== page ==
Gunshots fired. The neighbourhood is in fear even as the silence of the night envelopes it once more.
A loud fearful voice commands “Iemand bel ‘ie ambulance!” A large crowd surrounds a body drenched in blood. they watch him writhe in pain until the last. Waiting for the ambulance. It’s too late.
“Amazing Grace, How Sweet The Sound…” The buriel is a sad one. “Ashes to ashes…” The voice of the priest is drowned in the loud sobs of a mother who’s lost her son. Gone too soon. And what for?
“My broe djy is dai ou!” His friends applaud him. “Djy’t dai frans afgehaal!” They’re drinking and plotting their next ‘HIT’. His bullet was the one to put the nail in the coffer. Where is the joy?
Another fatality on the Cape Flats. During a gangfight on Saturday night, an innocent 16 year old boy was caught in the crossfire and died on the scene.
‘What have I done?’ He asks himself. That boy was only 16 years old. He didn’t belong to the rival gang. He wasn’t even a gangster.
There’s always a witness… Always a ‘friend’ who stabs you in the back. What do they call it. It’s immunity or something like that.
“The defendant is found guilty of murder. He is sentenced to 25 years.” The magistrate reads the sentence. A loud sob followed by “Nee! Issie my kind ‘ie. Hy het ‘it ‘ie gedoen ‘ie!”
Nineteen years old and in prison. He looks around and sees the hungry stares of the seasoned inmates. He’s the flavour of the day. They laugh and give him knowing stares. “Djy!” A heavily tattooed guy shouts at him. “Djy’s nou my bitch. Kom hiesa!” He’s forcefully led to his now keeper. ‘Here help my.’ He pleads to God as the tears stream down his face.
He thinks about that one time. That one time he thought …
- It would be cool to join a gang.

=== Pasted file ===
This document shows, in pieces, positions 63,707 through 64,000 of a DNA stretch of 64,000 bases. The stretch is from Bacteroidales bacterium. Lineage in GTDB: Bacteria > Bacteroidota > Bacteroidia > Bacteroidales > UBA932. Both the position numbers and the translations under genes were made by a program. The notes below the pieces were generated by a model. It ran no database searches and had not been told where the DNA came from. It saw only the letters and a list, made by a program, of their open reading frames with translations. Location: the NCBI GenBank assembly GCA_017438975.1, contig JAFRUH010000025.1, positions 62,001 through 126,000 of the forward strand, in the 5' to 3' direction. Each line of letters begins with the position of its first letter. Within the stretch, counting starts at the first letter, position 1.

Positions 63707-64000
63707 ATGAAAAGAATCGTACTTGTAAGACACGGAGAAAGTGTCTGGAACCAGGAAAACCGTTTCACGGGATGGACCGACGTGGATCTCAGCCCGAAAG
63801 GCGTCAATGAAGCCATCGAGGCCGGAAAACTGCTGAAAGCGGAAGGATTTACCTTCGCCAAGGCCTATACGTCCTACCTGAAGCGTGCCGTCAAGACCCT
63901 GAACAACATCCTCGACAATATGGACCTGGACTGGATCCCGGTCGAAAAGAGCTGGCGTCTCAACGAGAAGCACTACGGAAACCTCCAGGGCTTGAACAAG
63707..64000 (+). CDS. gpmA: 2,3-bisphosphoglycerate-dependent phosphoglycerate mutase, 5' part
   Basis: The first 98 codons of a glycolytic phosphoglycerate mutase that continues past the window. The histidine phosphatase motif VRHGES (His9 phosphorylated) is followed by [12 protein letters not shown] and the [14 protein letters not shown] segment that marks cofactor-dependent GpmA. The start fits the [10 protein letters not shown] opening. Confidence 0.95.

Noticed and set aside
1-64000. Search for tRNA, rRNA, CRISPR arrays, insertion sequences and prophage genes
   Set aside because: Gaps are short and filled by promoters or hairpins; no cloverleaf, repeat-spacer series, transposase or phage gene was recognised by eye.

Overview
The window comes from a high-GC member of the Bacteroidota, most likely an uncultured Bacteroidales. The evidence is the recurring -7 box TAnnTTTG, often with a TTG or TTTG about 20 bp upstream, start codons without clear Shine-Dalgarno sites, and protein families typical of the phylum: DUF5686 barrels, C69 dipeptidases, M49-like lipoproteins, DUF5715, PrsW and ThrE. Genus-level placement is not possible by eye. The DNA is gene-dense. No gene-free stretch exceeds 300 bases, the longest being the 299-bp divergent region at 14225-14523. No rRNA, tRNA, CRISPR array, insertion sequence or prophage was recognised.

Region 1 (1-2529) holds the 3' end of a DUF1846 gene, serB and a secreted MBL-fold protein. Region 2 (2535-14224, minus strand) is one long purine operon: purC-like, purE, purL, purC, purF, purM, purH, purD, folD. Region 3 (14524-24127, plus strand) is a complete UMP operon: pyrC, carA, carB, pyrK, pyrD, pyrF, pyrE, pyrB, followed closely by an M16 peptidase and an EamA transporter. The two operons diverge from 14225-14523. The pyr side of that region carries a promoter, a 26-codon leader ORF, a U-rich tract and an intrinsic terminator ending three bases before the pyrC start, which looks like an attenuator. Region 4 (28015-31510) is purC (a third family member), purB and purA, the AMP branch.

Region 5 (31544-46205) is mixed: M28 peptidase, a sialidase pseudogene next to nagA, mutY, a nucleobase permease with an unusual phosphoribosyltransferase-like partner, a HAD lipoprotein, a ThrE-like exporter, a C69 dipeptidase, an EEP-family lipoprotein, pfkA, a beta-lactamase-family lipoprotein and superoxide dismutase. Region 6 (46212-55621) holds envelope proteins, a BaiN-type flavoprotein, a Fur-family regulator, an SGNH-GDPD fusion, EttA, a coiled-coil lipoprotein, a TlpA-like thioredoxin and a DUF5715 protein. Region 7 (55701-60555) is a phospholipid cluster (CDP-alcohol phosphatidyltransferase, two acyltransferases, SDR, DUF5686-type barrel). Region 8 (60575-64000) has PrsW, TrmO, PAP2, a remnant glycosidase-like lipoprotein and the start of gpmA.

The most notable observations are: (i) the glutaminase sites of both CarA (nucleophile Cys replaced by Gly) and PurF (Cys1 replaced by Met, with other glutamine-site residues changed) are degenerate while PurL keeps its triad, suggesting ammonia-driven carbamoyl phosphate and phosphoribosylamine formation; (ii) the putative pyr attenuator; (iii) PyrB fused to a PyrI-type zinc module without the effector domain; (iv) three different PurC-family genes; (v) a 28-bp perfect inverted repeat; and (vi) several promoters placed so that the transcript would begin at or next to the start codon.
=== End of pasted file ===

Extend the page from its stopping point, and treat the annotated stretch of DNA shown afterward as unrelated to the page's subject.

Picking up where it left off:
The many friends he would have.
The girls that would want him.
The money he would have.
The notoriety he would enjoy.
That one time he thought he was invincible.
Never once did he think about the dark reality he may one day face.
Sitting in her home his mother is also thinking about that one time.
The one time…
- She noticed her son was keeping bad company.
As concerned neighbours pleaded with her to keep her son away from ‘those other kids’ and she ignored them. ‘Not MY child’ she thought then.
A few blocks away a grieving mother sits and thinks about that one time too.
The one time…
- She sent her son to the shop after dark and he never returned.
The story published is fictional but gangsterism is real. Too many kids caught in the unreal glitz of a life of crime has in store. Many of the fatalities are innocents caught in the crossfire. Who is to blame for it all? The kids, gangsters who recruit them or their parents? Can it be our own neighbourhood that choose to turn a blind eye when we see kids straying off the path? Question I’ve asked myself many times as I see what happens in our community.
This was part of a tandem series where 3 bloggers and 1 title collide. For Chevonne’s story click here and Shelley’s story click here
A really powerful piece, Celestial. Gangsterism is a real thing and should not be glamourised at all. There is no glitz in all that brutally. So many innocent lives have been lost in the crossfire that is the Cape Flats (and many other regions). Our harsh reality…humanity is fragile in its struggle for power.
I actually choked up while I was typing this. Seeing kids through away their lives and parents enabling them to is becoming the norm. Sadly it’s a reality for so many people and the kids don’t know better. Two weeks ago a young boy was killed around the corner from where I live! I’m sure I probably assumed the gun shots to be cars back firing because that’s the norm around here.
Our youth are troubled and easily misdirected by the wrong influences.
Celeste, this is today’s reality. I remember some time ago someone saw a copy of the Daily Voice on a colleague’s desk, and he could not believe the stories of violence, the images, etc. He could not understand why these murders aren’t making it to the National Papers…in silence communities suffer at the hands of their neighbours and their children. BUT, it is in the communities power to take back control.
Thank you for writing this!
Cannot agree more with the fact that our communities have the power to take back control. Now to get them believing it too.
Our silence is enough encouragement for crime to thrive.